For our biometric study, a random sample of subjects is collected. We note that subject 1 may always (systematically) score higher than subject 2. Maybe subject 1 is healthier, or has a clearer cornea, or is more experienced or has better vision than subject 2. This kind of variance is termed “subject variance". And finally, we have variance due to error, which we define as a series of small, unspecified factors, including measurement error. The errors are modelled as statistically independent, having mean 0, and as being drawn from a normal distribution.

We can use a linear statistical model to measure these variances [1]. In this model, each score for each person on each occasion is modelled as the sum of a systematic subject effect, an occasion effect, and random error. If we have an ANOVA table from our experiment, and we follow the method described by Shrout and Fleiss [2], we can calculate all of these variances. Total variance is the sum of subject variance, occasion variance and error variance.

“Occasion-related” changes can occur over a short term (nanoseconds) or over decades. Occasion effects can show no mean change or they can show an increase or a decrease. As discussed below, the biometric community has been focused on one kind of change: "template aging". This is over a long term (e.g., decades), and it is change which carries a negative connotation (e.g., a decrement in performance, a degradation of some body part). However, any change, regardless of whether it is due to an occasion effect (either short-term or long-term), or random error, is a threat to biometric recognition. So, we argue that, to some extent, the focus on "template aging" in biometrics is too specific. Any change is a problem.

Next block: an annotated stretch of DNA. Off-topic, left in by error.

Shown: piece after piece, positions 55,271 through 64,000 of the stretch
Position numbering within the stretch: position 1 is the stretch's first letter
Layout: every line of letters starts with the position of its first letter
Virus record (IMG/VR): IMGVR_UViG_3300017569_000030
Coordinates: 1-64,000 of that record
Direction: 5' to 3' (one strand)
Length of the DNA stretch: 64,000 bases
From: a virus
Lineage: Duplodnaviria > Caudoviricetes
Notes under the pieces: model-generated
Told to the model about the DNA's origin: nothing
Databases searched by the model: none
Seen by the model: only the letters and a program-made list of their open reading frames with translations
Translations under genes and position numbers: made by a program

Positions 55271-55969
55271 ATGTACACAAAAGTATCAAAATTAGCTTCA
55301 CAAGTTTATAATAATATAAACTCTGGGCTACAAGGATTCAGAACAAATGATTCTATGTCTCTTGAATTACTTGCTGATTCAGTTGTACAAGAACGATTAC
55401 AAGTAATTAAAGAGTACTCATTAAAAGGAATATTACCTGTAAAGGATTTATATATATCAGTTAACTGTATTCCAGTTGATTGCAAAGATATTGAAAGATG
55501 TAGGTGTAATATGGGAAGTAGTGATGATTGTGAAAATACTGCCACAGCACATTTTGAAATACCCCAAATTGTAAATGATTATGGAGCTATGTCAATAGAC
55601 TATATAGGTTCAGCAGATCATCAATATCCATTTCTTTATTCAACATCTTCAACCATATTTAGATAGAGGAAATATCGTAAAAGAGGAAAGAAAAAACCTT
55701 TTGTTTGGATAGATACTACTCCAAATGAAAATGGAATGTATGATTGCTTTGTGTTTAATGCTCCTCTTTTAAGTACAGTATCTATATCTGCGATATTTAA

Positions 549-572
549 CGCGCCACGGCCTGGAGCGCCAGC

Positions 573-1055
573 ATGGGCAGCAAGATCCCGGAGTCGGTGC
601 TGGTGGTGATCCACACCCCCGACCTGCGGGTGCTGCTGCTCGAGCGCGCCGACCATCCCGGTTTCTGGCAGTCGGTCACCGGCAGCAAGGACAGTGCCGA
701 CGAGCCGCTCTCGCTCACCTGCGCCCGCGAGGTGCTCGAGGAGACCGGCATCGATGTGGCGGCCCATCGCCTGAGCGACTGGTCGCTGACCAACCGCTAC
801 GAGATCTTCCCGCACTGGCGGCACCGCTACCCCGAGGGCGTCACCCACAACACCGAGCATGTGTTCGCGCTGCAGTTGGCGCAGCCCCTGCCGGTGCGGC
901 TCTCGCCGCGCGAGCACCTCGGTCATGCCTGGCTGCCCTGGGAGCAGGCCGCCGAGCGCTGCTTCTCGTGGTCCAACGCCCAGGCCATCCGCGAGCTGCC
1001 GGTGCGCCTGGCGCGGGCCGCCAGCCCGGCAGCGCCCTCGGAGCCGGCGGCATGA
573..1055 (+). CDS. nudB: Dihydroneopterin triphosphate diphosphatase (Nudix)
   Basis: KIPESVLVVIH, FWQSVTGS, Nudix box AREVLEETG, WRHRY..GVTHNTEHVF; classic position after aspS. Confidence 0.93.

At this point, it is helpful to introduce the concept of measurement classes, interclass correlation and intraclass correlation. For this, we cite the introduction to McGraw and Wong [3]:

“To measure the bivariate relation of variables representing different measurement classes, one must use an interclass correlation coefficient, of which there is but one in common use, the Pearson r. Thus, the Pearson r is used for measuring the relation of IQ points (a class of measurement representing aptitude) to grade point averages (a class of measurement representing achievement) or the relation of measurements in the length class (e.g., inches) to measurements in the weight class (e.g., pounds). Such measurements share neither their metric nor variance. But when one is interested in the relationship among variables of a common class, which means variables that share both their metric and variance, intraclass correlation coefficients (ICCs) are alternative statistics for measuring homogeneity, not only for pairs of measurements but for larger sets of measurements as well.” McGraw and Wong, 1996, pg. 30.